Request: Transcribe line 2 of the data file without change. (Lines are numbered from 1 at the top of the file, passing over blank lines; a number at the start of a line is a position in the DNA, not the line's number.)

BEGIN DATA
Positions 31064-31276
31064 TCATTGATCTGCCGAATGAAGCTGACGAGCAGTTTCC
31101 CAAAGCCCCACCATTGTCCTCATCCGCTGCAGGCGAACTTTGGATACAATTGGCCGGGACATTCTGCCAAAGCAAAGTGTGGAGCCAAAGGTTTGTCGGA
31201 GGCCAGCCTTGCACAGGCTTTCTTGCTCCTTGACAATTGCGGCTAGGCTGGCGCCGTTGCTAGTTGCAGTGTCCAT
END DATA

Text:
31064 TCATTGATCTGCCGAATGAAGCTGACGAGCAGTTTCC